So the whole book is very descriptive, but more by the means of smell than of sight and I find this a very unique way of descriping the world. I have never read anything like this before.



I´m not going to recommend this book to anyone, because it is one of these books that you either are going to love or hate. But I loved it. I think it´s a brilliant read.


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text 2016-10-06 21:01
Reading progress update: I've read 263 out of 263 pages.
Perfume: The Story of a Murderer (Penguin Essentials) - Patrick Süskind ,John E. Woods

My very first assesment of this book: brilliant, but utterly bizarre. That ending, oh my.


This novel is so odd and weird and unreal in its descriptions of smells and its impact on people, I´m perfectly able to take the book for the magical realism square in the book bingo.




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text 2016-10-06 07:36
Reading progress update: I've read 102 out of 263 pages.
Perfume: The Story of a Murderer (Penguin Essentials) - Patrick Süskind ,John E. Woods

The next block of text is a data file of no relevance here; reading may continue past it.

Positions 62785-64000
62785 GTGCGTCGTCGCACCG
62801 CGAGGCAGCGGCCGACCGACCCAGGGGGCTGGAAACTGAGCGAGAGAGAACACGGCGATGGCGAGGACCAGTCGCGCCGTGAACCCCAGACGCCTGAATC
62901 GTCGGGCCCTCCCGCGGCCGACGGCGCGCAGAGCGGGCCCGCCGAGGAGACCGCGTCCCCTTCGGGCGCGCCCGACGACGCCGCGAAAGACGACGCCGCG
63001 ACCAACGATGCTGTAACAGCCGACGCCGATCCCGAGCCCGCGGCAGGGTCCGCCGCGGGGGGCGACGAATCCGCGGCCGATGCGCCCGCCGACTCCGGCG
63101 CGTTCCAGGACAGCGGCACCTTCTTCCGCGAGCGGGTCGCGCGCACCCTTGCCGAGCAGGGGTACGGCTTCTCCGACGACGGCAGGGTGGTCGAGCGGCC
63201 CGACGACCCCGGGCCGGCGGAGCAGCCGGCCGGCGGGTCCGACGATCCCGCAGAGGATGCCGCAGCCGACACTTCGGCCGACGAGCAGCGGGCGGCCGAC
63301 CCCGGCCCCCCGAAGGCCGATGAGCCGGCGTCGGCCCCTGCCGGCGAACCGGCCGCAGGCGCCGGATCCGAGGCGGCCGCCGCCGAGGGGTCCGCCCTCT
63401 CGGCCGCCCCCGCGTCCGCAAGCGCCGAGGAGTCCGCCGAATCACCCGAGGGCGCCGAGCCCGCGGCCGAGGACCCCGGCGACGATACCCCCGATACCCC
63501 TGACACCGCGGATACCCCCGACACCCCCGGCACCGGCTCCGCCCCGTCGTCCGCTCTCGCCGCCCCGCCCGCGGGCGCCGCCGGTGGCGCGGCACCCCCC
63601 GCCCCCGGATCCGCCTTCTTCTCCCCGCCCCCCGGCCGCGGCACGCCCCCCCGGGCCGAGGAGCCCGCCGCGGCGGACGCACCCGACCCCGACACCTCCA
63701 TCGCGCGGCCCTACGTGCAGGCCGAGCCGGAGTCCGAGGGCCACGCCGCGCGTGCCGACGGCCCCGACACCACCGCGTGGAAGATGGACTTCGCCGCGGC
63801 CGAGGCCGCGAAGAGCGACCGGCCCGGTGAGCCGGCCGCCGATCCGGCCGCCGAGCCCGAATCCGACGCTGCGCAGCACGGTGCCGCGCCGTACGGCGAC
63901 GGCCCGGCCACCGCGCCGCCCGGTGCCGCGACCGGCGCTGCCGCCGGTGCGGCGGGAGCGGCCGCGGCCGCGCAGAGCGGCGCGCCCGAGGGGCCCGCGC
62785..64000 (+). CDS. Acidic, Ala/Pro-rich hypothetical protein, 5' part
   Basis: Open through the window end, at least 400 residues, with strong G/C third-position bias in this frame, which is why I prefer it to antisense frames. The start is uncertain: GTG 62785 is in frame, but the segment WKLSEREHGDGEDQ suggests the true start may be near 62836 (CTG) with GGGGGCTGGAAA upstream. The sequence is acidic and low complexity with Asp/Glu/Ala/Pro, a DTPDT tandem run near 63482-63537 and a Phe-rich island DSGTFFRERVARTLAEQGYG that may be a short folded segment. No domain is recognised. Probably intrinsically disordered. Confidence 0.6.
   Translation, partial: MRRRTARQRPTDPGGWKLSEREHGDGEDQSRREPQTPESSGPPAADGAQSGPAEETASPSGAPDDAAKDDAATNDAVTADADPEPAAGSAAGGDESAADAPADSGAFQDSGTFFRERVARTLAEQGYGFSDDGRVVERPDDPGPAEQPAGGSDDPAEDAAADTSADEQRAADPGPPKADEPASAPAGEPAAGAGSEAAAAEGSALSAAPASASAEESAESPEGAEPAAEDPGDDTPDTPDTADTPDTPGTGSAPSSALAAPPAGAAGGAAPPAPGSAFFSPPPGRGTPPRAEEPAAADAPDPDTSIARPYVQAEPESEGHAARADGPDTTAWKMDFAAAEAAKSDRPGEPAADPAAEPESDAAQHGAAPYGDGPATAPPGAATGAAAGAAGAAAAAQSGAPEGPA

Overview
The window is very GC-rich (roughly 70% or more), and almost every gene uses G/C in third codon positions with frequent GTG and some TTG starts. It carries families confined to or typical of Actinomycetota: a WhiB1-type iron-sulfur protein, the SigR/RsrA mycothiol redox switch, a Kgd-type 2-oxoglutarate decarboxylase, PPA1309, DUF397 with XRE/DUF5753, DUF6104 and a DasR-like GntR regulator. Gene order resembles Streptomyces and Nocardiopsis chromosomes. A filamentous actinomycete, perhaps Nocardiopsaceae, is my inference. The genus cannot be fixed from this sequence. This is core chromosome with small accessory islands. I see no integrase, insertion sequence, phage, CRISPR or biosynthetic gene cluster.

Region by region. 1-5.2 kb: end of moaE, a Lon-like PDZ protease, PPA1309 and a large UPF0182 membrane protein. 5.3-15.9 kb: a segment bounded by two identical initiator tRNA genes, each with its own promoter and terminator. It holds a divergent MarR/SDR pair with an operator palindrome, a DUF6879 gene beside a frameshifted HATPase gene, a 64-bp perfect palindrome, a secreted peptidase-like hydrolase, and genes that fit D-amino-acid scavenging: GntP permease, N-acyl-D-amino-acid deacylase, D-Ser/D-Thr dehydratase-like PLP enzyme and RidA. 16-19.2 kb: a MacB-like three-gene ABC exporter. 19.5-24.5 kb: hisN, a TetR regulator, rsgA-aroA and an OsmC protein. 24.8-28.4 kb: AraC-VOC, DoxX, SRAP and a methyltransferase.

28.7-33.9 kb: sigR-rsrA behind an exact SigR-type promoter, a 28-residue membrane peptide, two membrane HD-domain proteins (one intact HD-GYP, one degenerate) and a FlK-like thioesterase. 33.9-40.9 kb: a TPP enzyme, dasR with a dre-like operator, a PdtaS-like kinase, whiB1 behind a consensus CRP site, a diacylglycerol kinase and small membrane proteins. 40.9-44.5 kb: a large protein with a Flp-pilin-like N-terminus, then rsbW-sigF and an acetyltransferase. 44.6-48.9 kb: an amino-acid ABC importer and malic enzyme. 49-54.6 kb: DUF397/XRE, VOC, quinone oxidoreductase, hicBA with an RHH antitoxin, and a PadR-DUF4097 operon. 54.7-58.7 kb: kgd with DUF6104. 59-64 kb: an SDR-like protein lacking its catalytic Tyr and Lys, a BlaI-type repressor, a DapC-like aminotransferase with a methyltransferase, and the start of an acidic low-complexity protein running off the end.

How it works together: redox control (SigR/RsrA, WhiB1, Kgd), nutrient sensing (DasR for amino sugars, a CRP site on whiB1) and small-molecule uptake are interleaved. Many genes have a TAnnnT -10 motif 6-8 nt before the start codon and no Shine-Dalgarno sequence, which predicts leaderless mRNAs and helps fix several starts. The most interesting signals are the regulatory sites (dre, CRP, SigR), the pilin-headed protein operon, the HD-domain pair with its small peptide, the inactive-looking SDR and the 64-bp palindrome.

Jean Baptiste Grenouille gets obsessed about the process of distillation. And surely, what works with plants should work with glass, stone and other objects as well.


Me: "Can someone please explain to Grenouille, how distillation actually works?"


A couple of sentences later the omniscient third person narrator of this book, who tells the story in hindsight, adresses the issue himself:


"He did not know that distillation is nothing more than a process for seperating complex substances into volatile and less volatile components and that it is only useful in the art of perfumery because the volatile essential oils of certain plants can be extracted from the rest, which have little or no scent. For subtances lacking these essential oils, the destilling process is, of course, wholly pointless. For us moderns, educated in physics, that is immediately apparent. For Grenouille, however, this knowledge was won painfully after a long chain of disappointing experiments."


I have to admit that I really like the narration in this novel.